Advertisement

A Sustained Virologic Response Reduces Risk of All-Cause Mortality in Patients With Hepatitis C

Published:March 14, 2011DOI:https://doi.org/10.1016/j.cgh.2011.03.004

      Background & Aims

      The effectiveness of hepatitis C virus (HCV) treatment with pegylated interferon and ribavirin usually is evaluated by the surrogate end point of sustained virologic response (SVR), although the ultimate goal of antiviral treatment is to reduce mortality. The impact of SVR on all-cause mortality is not well documented by HCV genotype or in populations in routine medical practice with substantial comorbidities.

      Methods

      From the US Department of Veterans Affairs (VA), we identified all patients infected with HCV genotypes 1, 2, or 3, without human immunodeficiency virus co-infection or hepatocellular carcinoma before HCV treatment with pegylated interferon and ribavirin, who started HCV treatment from January 2001 to June 2007, stopped treatment by June 2008, and had a posttreatment HCV RNA test result of SVR or no SVR. Mortality data from VA and non-VA sources were available through 2009.

      Results

      HCV genotypes 1, 2, or 3 cohorts consisted of 12,166, 2904, and 1794 patients, respectively, with SVR rates of 35%, 72%, and 62%, respectively. Each cohort had high rates of comorbidities. During a median follow-up period of approximately 3.8 years, 1119 genotype-1, 220 genotype-2, and 196 genotype-3 patients died. In genotype-specific multivariate survival models that controlled for demographic factors, comorbidities, laboratory characteristics, and treatment characteristics, an SVR was associated with substantially reduced mortality risk for each genotype (genotype-1 hazard ratio, 0.70; P < .0001; genotype-2 hazard ratio, 0.64; P = .006; genotype-3 hazard ratio, 0.51; P = .0002).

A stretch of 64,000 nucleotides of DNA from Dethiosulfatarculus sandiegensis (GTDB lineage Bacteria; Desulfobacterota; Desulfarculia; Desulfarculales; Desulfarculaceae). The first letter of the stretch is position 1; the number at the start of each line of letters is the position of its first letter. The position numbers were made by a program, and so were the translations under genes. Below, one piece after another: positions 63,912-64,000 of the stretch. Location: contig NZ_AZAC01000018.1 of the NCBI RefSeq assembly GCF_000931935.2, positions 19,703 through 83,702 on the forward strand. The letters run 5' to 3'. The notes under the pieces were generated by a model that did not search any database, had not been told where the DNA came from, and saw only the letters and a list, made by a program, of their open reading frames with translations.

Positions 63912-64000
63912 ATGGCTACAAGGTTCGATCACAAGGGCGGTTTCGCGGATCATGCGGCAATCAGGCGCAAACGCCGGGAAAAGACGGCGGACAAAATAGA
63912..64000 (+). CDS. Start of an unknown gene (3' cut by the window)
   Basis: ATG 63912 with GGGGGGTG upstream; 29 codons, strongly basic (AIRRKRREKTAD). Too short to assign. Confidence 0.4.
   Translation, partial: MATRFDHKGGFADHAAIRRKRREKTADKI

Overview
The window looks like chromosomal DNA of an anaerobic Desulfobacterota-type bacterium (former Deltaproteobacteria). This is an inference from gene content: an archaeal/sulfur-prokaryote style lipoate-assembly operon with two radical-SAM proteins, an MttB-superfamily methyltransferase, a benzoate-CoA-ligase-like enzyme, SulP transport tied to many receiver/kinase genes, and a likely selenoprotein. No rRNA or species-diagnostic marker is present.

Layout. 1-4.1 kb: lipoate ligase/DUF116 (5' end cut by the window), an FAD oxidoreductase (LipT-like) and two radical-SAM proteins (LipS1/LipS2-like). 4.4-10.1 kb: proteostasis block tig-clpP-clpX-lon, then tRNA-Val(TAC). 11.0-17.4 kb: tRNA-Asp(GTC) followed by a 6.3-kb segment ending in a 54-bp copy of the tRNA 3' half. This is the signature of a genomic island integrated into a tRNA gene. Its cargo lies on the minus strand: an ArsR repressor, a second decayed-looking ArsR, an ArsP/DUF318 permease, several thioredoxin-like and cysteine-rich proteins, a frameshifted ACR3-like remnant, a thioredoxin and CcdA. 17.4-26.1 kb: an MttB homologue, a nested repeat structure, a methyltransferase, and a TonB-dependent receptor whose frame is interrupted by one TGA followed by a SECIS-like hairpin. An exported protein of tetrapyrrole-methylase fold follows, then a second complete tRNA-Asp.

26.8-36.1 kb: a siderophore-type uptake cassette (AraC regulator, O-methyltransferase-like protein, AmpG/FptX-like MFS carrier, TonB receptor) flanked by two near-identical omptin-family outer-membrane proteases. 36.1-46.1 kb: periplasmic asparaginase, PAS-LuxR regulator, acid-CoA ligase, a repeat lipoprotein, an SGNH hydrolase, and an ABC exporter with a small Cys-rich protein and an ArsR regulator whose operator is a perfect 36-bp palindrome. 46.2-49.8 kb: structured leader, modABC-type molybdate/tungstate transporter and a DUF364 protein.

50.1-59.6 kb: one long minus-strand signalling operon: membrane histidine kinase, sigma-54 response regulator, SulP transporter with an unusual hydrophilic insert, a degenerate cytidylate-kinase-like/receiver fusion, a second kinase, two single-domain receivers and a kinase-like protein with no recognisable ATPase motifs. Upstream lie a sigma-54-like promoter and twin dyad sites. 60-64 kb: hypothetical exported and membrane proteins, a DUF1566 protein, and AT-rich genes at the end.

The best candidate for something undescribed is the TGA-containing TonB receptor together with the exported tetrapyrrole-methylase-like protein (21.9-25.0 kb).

Conclusions

      An SVR reduced mortality among patients infected with HCV of genotypes 1, 2, or 3 who were being treated by routine medical practice and had substantial comorbidities.

      Keywords

      Abbreviations used in this paper:

      ALT (alanine aminotransferase), AST (aspartate aminotransferase), GT (genotype), HCV (hepatitis C virus), HTN (hypertension), ICD-9 (International Classification of Diseases, 9th revision), PEG-IFN (pegylated interferon alfa), SVR (sustained virologic response), VA (Department of Veterans Affairs)
      To read this article in full you will need to make a payment
      AGA Member Login
      Login with your AGA username and password.
      Already a print subscriber? Claim online access
      Already an online subscriber? Sign in
      Institutional Access: Sign in to ScienceDirect

      References

        • Singal A.G.
        • Volk M.L.
        • Jensen D.
        • et al.
        A sustained viral response is associated with reduced liver-related morbidity and mortality in patients with hepatitis C virus.
        Clin Gastroenterol Hepatol. 2010; 8: 280-288
        • Lloyd-Jones D.M.
        • Martin D.O.
        • Larson M.G.
        • et al.
        Accuracy of death certificates for coding coronary heart disease as the cause of death.
        Ann Intern Med. 1998; 129: 1020-1026
        • Mostafa A.
        • Mohamed M.K.
        • Saeed M.
        • et al.
        Hepatitis C infection and clearance: impact on atherosclerosis and cardiometabolic risk factors.
        Gut. 2010; 59: 1135-1140
        • Imazeki F.
        • Yokosuka O.
        • Fukai K.
        • et al.
        Favorable prognosis of chronic hepatitis C after interferon therapy by long-term cohort study.
        Hepatology. 2003; 38: 493-502
        • Yu M.L.
        • Lin S.M.
        • Chuang W.L.
        • et al.
        A sustained virological response to interferon or interferon/ribavirin reduces hepatocellular carcinoma and improves survival in chronic hepatitis C: a nationwide, multicentre study in Taiwan.
        Antivir Ther. 2006; 11: 985-994
        • Shiratori Y.
        • Ito Y.
        • Yokosuka O.
        • et al.